“Varanasi is older than history, older than tradition, older even than legend, and looks twice as old as all of them put together.” – Mark Twain
For over 2000 years, Banaras the eternal city has been the religious capital of India. Built on the banks of sacred river Ganga, the ghats serve as a haven for priests and pilgrims and anyone in search of spiritual salvation.
The city extends beyond the riverbank in a labyrinth of alleys and is a melting pot of religion and culture. Every year, several hundred believers flock to the city, some in search of salvation, some to experience the rich history and some to observe the sheer artistry in the daily ongoings at the Ghats of Benares. Throngs of devotees come to offer their prayers and wash away their sins in the holy water of the Ganges. The steps of the ghats are thronged with fortune tellers, local vendors and devotees come to offer their prayers and wash away their sins in the holy water of the Ganges.
Every morning, the city wakes up by offering prayers to the holy river. Just before dawn when the sun ascends on the horizon across the Ghats, pilgrims gather for the morning Aarti (prayer). The fragrance of incense, the sound of temple bells, colourful flowers and reverberating chants welcome the day here. The evenings Aartis are a wondrous sight where the dusky scene is set ablaze with flaming lamps and song and dance.
The oldest living city in India, Benares or Varanasi is steeped in ancient history, making it a mystically beautiful attraction for people from far and wide. It is no wonder therefore that the Ghats are a muse to artists and photographers from all over the world. The city that has inspired the likes of M F Husain and Ramkumar has completely floored the artists of today as well. Indian artists travel the length and breadth of the country to capture the beauty that is Benares.
Some of our favourite artists and their beautiful renditions of the Benares ghats are listed here. To view our complete collection of artwork inspired by Benares Ghat – Click Here
Ashif Hossain hails from Kolkata; where he pursued a degree in Fine Arts from the Government College of Arts, Kolkata. Ashif Hossain’s art works are known for capturing the Banaras Ghats in beautiful monochromatic and sepia tones. He uses acrylic blacks and browns, merging them with whites to create beautiful shadows and depth. Even in monochromes, the vibrancy of the Ghats shines through his paintings. Ashif Hossain’s paintings are mostly dual toned watery renderings that flawlessly capture the enigmatic scenes at the Ghats – portraying worshippers and priests lost in reverence at the embankment of the great Ganges.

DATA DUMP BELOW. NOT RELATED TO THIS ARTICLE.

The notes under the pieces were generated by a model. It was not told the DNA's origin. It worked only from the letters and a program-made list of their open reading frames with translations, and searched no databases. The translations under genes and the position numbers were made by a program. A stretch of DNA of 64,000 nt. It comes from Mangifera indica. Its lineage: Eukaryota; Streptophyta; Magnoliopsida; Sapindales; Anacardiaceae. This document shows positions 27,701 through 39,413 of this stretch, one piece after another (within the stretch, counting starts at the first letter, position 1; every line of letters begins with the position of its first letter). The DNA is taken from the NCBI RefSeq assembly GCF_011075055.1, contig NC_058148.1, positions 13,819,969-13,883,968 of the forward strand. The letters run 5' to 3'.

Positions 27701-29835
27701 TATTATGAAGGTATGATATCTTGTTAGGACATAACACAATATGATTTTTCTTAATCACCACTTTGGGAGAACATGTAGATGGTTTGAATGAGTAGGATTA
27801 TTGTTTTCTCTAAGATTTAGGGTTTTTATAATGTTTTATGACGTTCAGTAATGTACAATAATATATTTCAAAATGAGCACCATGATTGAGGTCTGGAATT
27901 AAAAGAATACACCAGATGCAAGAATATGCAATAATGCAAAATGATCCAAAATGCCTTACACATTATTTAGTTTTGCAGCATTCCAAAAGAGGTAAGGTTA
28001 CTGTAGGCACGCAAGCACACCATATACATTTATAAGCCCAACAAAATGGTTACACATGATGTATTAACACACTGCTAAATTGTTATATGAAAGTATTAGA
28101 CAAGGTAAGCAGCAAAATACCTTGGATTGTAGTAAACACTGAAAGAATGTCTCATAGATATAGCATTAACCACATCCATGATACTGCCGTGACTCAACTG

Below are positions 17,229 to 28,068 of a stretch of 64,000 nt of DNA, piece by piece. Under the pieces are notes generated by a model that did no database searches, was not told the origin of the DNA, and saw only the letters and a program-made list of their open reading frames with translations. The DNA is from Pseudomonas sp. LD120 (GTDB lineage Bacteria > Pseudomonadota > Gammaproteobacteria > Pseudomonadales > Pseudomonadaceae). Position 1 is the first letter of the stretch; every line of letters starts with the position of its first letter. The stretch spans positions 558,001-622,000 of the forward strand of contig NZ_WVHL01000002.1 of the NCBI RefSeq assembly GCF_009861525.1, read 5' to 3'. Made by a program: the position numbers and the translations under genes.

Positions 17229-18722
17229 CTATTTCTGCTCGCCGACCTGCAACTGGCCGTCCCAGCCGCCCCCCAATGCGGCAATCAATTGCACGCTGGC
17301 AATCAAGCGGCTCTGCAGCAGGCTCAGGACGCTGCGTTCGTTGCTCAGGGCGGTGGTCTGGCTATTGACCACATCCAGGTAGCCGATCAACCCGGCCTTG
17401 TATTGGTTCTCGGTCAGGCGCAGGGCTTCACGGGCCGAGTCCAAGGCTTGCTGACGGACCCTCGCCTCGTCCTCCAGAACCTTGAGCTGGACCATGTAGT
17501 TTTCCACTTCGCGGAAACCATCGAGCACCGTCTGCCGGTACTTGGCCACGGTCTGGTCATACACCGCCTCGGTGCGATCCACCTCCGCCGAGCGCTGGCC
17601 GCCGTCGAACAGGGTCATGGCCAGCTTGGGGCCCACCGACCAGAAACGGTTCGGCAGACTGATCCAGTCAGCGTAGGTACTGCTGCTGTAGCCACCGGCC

To view our complete collection of Banaras ghat paintings by artist Ashif Hossain – Click Here
Originally from West Bengal, Paramesh Paul the artist, now resides in Mumbai. A lover of the Ganges, his work frequently depicts the morning and evening prayers that take place in Benares Ghat. Paramesh Paul’s paintings creations are like no other – using bright acrylics, he truly takes the beholder on a journey along the edge of the Ganges, with its shrines and temples and sculptures captured in all their natural glory. Paramesh’s skill with the brush is evident in how he seamlessly narrates the stories about the place and the events to his viewers in his artwork. When looking upon his paintings, one can almost hear the chants of the priests juxtaposed with the sound of the cymbals and smell the fragrance of sandalwood incense rife in the air.
To view our complete collection of Banaras ghat paintings by artist Paramesh Paul – Click Here
Yashwant Shirwadkar was born in Mumbai, Maharashtra. Shirwadkar’s approach to the Banaras Ghats is subtly mystical. The viewer is enamoured by the beautiful way in which mundane, everyday happenings take on a magical allure in Benares. Using mostly oil paints, brushes and sometimes a palette knife, Shirwadkar creates amazing depth in all his depictions. He perfectly reproduces a typical morning or evening at the Ganges – the pilgrims taking dips in its holy waters, the trance of the Aartis conducted by priests, the vendors earning their daily livelihood.
To view our complete collection of Banaras ghat paintings by artist Yashwant Shirwadkar – Click Here
Amit Bhar’s immense talent in showcasing the sublime world of the Ganges with a microscopic eye is what sets his art particularly apart. His photographic renditions of the Ghats portray the life of the locals almost poetically. Amit Bhar spent his childhood in West Bengal, and draws heavily from the inspiration he acquired there. He uses acrylic and oil paints to create life-like landscapes of the Ghats. His canvas is like a lens through which the life of the Banarasis, the pilgrims and the holy Ganges all become one enchanting, serene image.